Improvements in treatment technology are helping physicians deliver individualized care to their Type 1 diabetes patients.
Stanford Medicine obesity experts discuss the pros and cons of semaglutide, the active ingredient in Ozempic and other weight loss drugs.
Stanford Medicine researchers weigh in on the promise and peril of increasingly popular diabetes drugs being used for weight loss.
Preksha Bhagchandani, a Stanford Medicine MD-PhD student, was inspired to become a diabetes researcher and doctor by her own diagnosis.
Researchers are searching large, diverse genetic databases to better understand the roots of diabetes in diverse populations.
People with diabetes must plan meals and insulin doses, a hassle that may one day be eliminated thanks to cone snail venom.
Providing continuous glucose monitors to kids with new type 1 diabetes improves their blood sugar levels a year later, a Stanford study showed
A protein on a cell structure called the primary cilia links diabetes and obesity. The discovery may lead to new diabetes treatments.
Stanford researchers and others created a project to increase the number of doctors who can provide diabetes care to underserved communities.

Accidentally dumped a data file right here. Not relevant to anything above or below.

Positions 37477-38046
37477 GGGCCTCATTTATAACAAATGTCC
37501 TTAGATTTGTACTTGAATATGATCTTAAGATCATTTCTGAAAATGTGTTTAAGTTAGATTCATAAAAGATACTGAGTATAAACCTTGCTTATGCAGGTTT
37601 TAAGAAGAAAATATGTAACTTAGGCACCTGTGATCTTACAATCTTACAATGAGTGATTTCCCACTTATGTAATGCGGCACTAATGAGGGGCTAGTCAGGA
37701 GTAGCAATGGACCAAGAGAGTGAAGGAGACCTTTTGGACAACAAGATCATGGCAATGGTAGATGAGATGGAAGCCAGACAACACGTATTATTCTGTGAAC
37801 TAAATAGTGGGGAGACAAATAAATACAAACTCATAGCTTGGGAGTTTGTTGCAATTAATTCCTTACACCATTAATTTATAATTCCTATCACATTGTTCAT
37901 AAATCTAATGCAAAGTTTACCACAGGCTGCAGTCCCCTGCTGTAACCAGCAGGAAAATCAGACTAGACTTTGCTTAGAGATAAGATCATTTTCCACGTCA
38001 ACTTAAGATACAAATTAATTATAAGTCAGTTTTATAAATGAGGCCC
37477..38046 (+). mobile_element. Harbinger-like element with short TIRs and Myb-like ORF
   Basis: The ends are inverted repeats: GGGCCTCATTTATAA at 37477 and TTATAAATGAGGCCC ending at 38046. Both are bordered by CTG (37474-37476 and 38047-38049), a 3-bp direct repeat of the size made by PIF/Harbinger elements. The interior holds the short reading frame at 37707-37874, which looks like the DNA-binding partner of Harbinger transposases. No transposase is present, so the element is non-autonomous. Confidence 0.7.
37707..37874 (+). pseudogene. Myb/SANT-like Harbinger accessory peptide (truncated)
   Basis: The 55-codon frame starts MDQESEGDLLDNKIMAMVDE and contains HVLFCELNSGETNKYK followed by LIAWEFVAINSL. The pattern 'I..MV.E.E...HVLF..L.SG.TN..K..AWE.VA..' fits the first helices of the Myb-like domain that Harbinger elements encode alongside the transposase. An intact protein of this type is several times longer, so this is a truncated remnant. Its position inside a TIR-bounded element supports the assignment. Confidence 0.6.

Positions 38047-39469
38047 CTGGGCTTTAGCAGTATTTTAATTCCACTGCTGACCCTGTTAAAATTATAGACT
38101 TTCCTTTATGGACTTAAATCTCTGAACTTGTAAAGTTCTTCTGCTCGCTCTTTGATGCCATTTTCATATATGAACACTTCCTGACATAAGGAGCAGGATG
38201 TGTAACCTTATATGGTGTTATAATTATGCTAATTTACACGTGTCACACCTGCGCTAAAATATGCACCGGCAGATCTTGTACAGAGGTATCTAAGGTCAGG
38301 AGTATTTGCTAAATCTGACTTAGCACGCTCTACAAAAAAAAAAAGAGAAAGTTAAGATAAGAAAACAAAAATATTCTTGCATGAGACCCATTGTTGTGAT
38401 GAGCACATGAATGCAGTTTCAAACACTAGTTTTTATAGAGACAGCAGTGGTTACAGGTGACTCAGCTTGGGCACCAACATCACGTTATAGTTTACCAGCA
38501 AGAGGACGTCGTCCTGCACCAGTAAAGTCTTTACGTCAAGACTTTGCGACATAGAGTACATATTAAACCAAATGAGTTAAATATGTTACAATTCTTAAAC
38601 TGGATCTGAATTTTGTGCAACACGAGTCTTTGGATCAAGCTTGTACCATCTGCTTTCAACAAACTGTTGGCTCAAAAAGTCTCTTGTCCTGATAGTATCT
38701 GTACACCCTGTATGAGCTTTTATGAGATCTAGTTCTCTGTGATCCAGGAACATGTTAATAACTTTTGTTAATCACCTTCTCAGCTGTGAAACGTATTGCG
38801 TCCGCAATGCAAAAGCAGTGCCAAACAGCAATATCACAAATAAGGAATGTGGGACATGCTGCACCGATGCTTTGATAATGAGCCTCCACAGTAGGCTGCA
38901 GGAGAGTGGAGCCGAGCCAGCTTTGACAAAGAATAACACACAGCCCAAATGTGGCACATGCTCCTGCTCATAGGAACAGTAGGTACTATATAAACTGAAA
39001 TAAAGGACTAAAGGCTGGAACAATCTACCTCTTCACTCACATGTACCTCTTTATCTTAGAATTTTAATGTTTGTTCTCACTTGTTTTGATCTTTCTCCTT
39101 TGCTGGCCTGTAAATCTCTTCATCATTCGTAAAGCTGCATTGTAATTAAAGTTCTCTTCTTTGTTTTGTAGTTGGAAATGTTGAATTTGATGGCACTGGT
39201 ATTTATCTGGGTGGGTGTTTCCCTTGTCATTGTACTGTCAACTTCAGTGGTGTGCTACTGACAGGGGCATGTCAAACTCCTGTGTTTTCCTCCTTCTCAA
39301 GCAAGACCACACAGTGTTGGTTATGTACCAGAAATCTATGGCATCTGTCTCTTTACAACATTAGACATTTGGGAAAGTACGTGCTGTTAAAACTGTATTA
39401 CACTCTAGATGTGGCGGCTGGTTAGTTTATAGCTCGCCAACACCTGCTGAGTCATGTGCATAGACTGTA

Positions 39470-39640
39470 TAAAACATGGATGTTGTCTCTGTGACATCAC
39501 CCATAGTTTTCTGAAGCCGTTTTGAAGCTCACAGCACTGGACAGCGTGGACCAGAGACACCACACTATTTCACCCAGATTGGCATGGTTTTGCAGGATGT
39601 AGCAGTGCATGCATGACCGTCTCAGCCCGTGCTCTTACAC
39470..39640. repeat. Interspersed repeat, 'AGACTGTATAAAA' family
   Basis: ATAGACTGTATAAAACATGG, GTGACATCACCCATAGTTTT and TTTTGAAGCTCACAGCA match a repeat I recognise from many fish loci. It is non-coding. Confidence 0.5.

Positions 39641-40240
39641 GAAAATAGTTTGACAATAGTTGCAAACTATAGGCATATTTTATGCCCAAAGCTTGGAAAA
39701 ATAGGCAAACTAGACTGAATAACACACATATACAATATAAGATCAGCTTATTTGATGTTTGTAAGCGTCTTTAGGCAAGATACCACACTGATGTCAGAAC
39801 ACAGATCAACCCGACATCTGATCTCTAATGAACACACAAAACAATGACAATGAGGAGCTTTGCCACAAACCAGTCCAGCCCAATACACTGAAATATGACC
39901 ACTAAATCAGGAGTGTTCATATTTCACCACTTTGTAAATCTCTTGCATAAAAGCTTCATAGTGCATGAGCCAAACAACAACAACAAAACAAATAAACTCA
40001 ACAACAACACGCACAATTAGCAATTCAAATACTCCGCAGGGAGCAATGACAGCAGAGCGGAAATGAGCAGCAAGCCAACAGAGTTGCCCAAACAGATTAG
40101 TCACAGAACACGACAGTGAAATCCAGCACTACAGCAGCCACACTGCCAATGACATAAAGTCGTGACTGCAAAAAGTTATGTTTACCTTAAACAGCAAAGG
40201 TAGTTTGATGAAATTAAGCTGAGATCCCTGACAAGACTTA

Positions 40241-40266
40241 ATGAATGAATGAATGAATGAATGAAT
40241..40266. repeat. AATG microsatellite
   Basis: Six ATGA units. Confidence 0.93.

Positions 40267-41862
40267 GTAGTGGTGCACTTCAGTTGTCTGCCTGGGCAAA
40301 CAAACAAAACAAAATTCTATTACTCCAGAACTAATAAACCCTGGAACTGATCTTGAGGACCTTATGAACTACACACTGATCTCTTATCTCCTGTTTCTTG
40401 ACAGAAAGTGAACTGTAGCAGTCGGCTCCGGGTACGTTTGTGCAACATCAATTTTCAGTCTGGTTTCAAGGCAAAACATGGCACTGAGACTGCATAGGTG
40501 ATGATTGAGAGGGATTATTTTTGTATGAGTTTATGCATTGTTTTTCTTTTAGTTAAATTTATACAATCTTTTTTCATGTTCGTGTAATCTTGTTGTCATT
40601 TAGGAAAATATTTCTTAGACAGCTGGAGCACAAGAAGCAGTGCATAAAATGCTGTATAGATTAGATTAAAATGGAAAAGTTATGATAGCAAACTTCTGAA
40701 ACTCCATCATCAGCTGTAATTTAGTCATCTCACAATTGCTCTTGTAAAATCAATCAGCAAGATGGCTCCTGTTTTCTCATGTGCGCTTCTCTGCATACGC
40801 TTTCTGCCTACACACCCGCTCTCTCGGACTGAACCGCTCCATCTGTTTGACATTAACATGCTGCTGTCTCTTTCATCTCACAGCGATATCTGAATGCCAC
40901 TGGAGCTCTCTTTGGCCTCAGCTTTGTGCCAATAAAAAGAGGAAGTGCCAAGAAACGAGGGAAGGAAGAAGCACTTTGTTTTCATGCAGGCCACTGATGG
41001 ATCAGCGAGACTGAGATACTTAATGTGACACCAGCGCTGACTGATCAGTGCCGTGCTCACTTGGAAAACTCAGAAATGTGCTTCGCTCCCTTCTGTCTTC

Stanford Medicine researchers discover that the virus behind COVID-19 attacks insulin-producing cells in the pancreas.
As more children and teens with diabetes use technology to treat the disease, U.S. kids of lower socioeconomic status are being increasingly left behind.
As part of the series,Breaking down diabetes, physician Randall Stafford provides a straightforward guide to medications that can treat Type 2 diabetes.
Metformin is physician-researcher Randall Stafford's go-to drug for diabetes. He explains why in this installment in the series, Breaking down diabetes.
Technology that sends blood sugar-level updates to their smartphones improves outcomes for young people with type 1 diabetes, a Stanford trial shows.
Stanford University bioengineers are developing a faster-acting formulation of insulin that can help diabetes patients better regulate their blood sugar levels.
Stanford scientists have built a detailed picture of the biological clock of pregnancy, tracking thousands of metabolic markers throughout gestation.